It is hard to believe that it was only seven years ago I witnessed a CNC router in action for the very first time. I was fascinated and simply had to have one! Although I had been in the creative end of the three dimensional sign business for most of my life I didn't really know what I would do with one - but I just knew it could do fantastic stuff.

Through extensive research I quickly found out that with the relative simplicity of EnRoute, CNC routers were capable of just about anything imaginable. This journal will chronicle that journey to date and continue each week with two or three entries as we continue to explore just what is possible with this wonderful software... -dan

Thursday, August 12, 2010

Amazing stuff!

It's amazing! I'm not talking about the stuff I create, but rather the tools I get to use. I've met many of the folks who make MultiCam routers. The brilliant fellows who wrote the EnRoute program are good friends of mine. They've done their best to explain how these things work. And yet each time I fire up my CNC router I find myself amazed as it jigs and jogs through Precision Board leaving a perfect part behind each and every time. Today the MultiCam is whittling the last of the sub parts as I type. It runs just fine - I don't need to watch it. It will run all day on various projects while I do other things.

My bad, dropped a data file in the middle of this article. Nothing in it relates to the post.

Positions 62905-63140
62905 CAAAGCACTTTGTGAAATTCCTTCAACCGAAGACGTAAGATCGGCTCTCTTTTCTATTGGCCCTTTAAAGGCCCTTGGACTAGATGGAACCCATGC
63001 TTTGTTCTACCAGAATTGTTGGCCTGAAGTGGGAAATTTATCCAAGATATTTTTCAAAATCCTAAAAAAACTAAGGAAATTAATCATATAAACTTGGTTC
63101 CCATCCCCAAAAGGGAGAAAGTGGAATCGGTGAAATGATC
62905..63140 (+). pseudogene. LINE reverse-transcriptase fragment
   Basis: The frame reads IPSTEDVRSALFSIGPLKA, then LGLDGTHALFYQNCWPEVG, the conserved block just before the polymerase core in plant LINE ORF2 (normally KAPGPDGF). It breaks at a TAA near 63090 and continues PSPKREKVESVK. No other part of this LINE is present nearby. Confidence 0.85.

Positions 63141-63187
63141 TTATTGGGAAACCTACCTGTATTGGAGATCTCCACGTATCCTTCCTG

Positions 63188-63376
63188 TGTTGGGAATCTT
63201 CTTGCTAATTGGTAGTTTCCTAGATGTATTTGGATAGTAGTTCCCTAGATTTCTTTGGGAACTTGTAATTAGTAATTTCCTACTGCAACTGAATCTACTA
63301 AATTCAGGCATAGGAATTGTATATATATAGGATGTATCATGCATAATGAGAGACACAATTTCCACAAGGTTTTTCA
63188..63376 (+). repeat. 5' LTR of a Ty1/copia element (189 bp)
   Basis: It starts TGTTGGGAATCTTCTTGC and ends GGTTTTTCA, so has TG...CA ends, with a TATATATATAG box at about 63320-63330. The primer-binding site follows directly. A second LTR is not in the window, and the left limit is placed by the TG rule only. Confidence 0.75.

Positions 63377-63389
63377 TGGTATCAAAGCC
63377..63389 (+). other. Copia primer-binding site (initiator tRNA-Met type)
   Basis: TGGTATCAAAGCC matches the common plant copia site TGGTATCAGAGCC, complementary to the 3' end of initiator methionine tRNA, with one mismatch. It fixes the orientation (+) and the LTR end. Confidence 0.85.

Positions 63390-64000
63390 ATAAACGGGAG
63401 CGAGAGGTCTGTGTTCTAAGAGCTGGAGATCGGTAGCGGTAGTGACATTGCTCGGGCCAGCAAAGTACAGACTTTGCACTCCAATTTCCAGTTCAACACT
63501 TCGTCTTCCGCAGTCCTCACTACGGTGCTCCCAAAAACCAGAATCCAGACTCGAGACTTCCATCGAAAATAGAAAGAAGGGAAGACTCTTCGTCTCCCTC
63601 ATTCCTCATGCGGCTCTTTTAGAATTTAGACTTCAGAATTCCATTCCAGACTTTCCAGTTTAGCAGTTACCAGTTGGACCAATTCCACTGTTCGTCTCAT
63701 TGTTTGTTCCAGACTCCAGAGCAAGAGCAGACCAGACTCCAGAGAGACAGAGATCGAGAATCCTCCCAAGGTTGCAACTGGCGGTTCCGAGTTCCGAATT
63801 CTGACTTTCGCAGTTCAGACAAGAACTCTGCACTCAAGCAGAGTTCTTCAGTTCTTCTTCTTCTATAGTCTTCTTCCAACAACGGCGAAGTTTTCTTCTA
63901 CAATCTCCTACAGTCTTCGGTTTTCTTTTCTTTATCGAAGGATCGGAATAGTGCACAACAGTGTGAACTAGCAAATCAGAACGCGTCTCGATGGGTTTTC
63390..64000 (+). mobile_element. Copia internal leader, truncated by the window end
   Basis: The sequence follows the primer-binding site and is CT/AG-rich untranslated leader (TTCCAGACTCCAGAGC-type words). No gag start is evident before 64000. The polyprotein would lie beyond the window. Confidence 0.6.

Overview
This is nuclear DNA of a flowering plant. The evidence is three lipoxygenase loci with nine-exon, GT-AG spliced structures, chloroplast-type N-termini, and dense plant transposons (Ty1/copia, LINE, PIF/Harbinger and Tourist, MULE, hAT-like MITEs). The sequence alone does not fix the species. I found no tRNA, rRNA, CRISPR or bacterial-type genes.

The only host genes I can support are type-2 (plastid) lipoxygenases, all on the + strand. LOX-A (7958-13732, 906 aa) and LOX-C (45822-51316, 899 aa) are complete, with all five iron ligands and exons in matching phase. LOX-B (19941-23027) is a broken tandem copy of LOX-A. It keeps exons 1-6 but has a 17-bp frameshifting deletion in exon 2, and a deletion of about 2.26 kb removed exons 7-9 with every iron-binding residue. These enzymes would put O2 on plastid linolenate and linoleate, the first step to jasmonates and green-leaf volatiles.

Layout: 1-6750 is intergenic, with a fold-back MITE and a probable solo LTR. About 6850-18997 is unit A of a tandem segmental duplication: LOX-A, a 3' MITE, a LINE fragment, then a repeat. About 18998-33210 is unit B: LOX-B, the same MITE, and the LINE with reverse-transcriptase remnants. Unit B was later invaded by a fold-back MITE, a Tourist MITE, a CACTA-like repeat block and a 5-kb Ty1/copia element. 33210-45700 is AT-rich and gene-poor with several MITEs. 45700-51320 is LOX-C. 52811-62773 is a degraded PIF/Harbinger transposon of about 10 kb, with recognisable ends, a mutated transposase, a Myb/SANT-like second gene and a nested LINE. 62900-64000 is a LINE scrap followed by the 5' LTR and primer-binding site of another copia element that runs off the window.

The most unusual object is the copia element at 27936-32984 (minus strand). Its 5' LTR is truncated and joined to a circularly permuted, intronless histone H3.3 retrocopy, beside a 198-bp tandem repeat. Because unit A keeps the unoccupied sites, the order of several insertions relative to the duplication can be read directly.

Last night I created the files for the last bits of the submarine. I did it all in EnRoute starting by tracing the shapes over a digital photograph. I did a screen capture of the vectors when I was done.

I used the profile I had created with vectors to revolve to create the shapes on the top hatch and the nose cone. I like to use meshes rather than simply add to a relief as they can be manipulated (which I didn't have to do this time) 

Once I was happy I created two zero reliefs and merged the meshes to them. These were higher than my 1" substrate but I would simply slice them later. In EnRoute 4 pro it is a simple operation - so simple even I can easily handle it.
To do a project like this I like to build each shape individually and then merge them when I'm happy. The hinge for the rudder was a simple rectangle domed at a 90 degree angle. I then created four zero height rectangles and merged lowest to get rid of the bits I didn't want.

I built each piece, sliced and then arranged the cones then merged them to a large zero height relief. In a few minutes I had all the pieces I needed for the sub. Before I applied the tool paths I checked a top view and the 3D view. Everything looked like it should. Then I sent them to the MultiCam for production. 

Then of course as I kicked the machine in gear I couldn't resist watching for a bit as it did the magic thing.... all without any help from me of course... 

I'm still amazed in Yarrow...